5.1.2 The value with a common understanding of disruptive innovation ... 54
5.2 RQ2: Innovator's dilemma in the paper- and packaging industry? ... 56
5.2.1 Innovating due to a strategic shift ... 56
5.2.2 Collaborations between incumbents and entrants prevent them from being disruptive ... 58
5.2.3 The necessity of customer involvement in the innovation process ... 61
6 Conclusions ... 65
6.1 Concluding remarks about research aim and questions ... 65
6.2 Theoretical contribution ... 66
6.3 Practical and managerial contributions ... 67
6.4 Research Implications ... 69
6.5 Limitations and future research ... 70
7 Bibliography ... 71
Managing innovation in an industry like the paper- and packaging industry today implies that one needs to work with both improving the current processes as well finding new innovative solutions, which is a daunting managerial challenge (Christensen, 1997a;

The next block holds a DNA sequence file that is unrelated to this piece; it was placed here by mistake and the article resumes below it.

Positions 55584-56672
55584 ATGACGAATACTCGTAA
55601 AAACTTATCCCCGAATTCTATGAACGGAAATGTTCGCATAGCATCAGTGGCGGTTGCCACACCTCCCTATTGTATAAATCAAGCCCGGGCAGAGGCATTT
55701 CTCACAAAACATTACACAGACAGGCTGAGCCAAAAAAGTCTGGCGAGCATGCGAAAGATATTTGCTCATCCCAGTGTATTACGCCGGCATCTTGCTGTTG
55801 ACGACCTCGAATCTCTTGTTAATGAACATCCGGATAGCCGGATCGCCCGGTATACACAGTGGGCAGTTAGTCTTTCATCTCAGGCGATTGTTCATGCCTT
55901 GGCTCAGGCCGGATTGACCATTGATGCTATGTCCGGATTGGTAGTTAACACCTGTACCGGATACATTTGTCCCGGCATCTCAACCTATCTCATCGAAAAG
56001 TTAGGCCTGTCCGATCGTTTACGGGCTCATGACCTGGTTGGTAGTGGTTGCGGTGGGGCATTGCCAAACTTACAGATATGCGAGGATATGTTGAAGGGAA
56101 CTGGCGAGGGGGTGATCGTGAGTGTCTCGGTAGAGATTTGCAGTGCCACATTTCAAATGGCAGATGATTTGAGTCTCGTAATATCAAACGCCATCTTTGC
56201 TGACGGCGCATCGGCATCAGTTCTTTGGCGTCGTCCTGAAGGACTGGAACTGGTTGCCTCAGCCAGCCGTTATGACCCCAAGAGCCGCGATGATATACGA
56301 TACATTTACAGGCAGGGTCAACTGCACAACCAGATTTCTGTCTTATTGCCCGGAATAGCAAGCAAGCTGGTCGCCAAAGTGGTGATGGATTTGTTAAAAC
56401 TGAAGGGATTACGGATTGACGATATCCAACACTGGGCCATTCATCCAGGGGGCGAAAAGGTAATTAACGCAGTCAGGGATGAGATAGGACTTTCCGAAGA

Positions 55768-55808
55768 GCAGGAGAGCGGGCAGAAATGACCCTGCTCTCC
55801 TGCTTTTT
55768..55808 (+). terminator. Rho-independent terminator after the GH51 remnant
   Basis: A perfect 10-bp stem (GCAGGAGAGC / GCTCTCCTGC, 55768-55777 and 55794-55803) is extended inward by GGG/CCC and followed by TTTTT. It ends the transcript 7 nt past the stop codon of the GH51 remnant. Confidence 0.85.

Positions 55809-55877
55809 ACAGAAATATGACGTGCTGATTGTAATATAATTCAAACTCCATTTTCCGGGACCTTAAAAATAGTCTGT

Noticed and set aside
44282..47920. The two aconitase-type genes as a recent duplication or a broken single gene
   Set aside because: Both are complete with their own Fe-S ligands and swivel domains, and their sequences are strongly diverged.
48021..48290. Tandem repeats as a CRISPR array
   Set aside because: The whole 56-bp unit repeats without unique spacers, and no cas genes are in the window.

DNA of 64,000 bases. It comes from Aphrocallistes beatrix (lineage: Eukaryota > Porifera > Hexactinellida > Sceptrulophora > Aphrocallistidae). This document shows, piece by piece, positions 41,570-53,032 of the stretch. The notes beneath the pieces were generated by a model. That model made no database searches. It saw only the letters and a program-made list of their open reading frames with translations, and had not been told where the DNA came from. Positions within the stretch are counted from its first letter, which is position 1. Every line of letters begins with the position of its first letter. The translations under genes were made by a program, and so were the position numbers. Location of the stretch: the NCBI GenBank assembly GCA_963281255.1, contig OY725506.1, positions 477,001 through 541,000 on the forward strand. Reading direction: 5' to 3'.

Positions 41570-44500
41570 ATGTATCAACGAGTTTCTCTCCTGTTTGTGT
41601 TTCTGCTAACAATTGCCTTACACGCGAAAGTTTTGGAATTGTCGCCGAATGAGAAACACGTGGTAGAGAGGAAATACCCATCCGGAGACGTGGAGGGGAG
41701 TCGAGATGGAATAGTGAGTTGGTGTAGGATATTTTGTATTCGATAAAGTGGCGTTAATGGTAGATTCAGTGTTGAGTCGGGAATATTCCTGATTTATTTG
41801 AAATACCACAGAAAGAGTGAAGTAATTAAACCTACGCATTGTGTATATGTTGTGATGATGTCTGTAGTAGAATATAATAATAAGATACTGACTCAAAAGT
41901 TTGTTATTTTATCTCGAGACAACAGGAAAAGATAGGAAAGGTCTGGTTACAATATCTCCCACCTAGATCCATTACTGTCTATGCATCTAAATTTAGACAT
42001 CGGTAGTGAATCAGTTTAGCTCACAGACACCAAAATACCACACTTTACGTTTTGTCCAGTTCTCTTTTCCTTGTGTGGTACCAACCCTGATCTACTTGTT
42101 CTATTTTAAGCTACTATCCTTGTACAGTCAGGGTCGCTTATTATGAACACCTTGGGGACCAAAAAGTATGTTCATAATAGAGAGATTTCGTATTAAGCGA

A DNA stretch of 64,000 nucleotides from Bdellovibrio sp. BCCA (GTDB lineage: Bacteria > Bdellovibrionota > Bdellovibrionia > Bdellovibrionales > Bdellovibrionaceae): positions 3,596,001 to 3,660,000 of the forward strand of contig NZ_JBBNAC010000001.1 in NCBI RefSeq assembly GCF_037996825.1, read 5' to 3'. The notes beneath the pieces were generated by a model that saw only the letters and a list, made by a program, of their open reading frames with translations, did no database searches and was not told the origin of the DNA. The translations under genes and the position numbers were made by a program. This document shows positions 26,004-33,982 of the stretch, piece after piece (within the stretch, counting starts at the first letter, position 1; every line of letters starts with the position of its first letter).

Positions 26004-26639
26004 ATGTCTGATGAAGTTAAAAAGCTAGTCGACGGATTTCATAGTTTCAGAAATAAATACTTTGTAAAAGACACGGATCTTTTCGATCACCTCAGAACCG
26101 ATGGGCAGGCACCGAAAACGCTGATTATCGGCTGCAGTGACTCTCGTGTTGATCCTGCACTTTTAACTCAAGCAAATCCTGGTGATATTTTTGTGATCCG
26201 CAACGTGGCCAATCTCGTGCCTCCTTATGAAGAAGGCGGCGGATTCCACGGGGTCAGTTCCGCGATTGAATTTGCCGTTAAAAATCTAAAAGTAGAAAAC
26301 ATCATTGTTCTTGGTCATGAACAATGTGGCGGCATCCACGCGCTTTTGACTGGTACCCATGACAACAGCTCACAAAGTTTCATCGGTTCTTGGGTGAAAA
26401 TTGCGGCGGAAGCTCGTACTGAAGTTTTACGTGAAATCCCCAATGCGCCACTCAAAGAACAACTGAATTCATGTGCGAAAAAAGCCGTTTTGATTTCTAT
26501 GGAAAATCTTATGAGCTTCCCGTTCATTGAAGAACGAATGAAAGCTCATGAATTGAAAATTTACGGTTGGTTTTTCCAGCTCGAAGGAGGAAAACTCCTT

O’Reilly & Tushman, 2004). However, it has not always been this way. Olander Roese (2014) explains how the Swedish forest industry has been subjected to a strategic shift for nearly three decades, turning their focus from cost-leadership and production- efficiency towards customer-orientation and innovation. From several factors, e.g. global- competition and standards (Olander Roese & Olsson, 2012), financial instability and increasing costs for production (Ottosson, 2008) the industry was driven towards a new strategic intent. Making the transition has been challenging for the actors. Berg (2005) and Hayhurst (2002) accused the industry of poor listening to both market and others in the value chain (as cited in Olander Roese, 2014). Many of the incumbents in Sweden also experienced structural challenges to transform since they had spent decades optimizing their old processes and burdening themselves with old traditions and expensive machinery (Ottosson, 2008). However, Olander Roese (2014) believes that increased market- and customer orientation will be fundamental for the continuous development of the industry. The concept of customer-orientation and innovation are nothing new in literature; however, there are few examples when it is applied to the paper- and packaging industry (Olander Roese, 2014). As a consequence, from the customer-oriented mindset the industry has become part of another shift in the packaging industry - the battle against fossil-based material, i.e. plastic. This shift has been amplified by regulations against plastic, e.g. ‘single-use-plastics-directive’ by the EU (EU, 2019). The demand for finding alternatives for plastic solutions are growing and the paper industry has taken a leadership role in offering its solutions. Although, it has been a significant challenge to compete against plastic producers as they are forced to create alternative materials which do not only meet customer demands but are adaptable to the existing actors in the market.